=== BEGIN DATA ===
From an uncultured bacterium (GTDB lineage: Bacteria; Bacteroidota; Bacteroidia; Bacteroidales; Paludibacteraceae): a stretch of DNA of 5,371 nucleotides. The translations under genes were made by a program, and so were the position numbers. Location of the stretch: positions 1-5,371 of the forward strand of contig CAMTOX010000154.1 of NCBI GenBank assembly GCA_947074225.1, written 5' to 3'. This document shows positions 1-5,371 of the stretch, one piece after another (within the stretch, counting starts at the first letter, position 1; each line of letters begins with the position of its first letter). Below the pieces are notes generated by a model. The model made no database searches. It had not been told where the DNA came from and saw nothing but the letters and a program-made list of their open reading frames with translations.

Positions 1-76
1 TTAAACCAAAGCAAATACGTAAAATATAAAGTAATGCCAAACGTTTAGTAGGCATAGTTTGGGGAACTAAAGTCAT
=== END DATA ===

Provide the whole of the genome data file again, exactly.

From an uncultured bacterium (GTDB lineage: Bacteria; Bacteroidota; Bacteroidia; Bacteroidales; Paludibacteraceae): a stretch of DNA of 5,371 nucleotides. The translations under genes were made by a program, and so were the position numbers. Location of the stretch: positions 1-5,371 of the forward strand of contig CAMTOX010000154.1 of NCBI GenBank assembly GCA_947074225.1, written 5' to 3'. This document shows positions 1-5,371 of the stretch, one piece after another (within the stretch, counting starts at the first letter, position 1; each line of letters begins with the position of its first letter). Below the pieces are notes generated by a model. The model made no database searches. It had not been told where the DNA came from and saw nothing but the letters and a program-made list of their open reading frames with translations.

Positions 1-76
1 TTAAACCAAAGCAAATACGTAAAATATAAAGTAATGCCAAACGTTTAGTAGGCATAGTTTGGGGAACTAAAGTCAT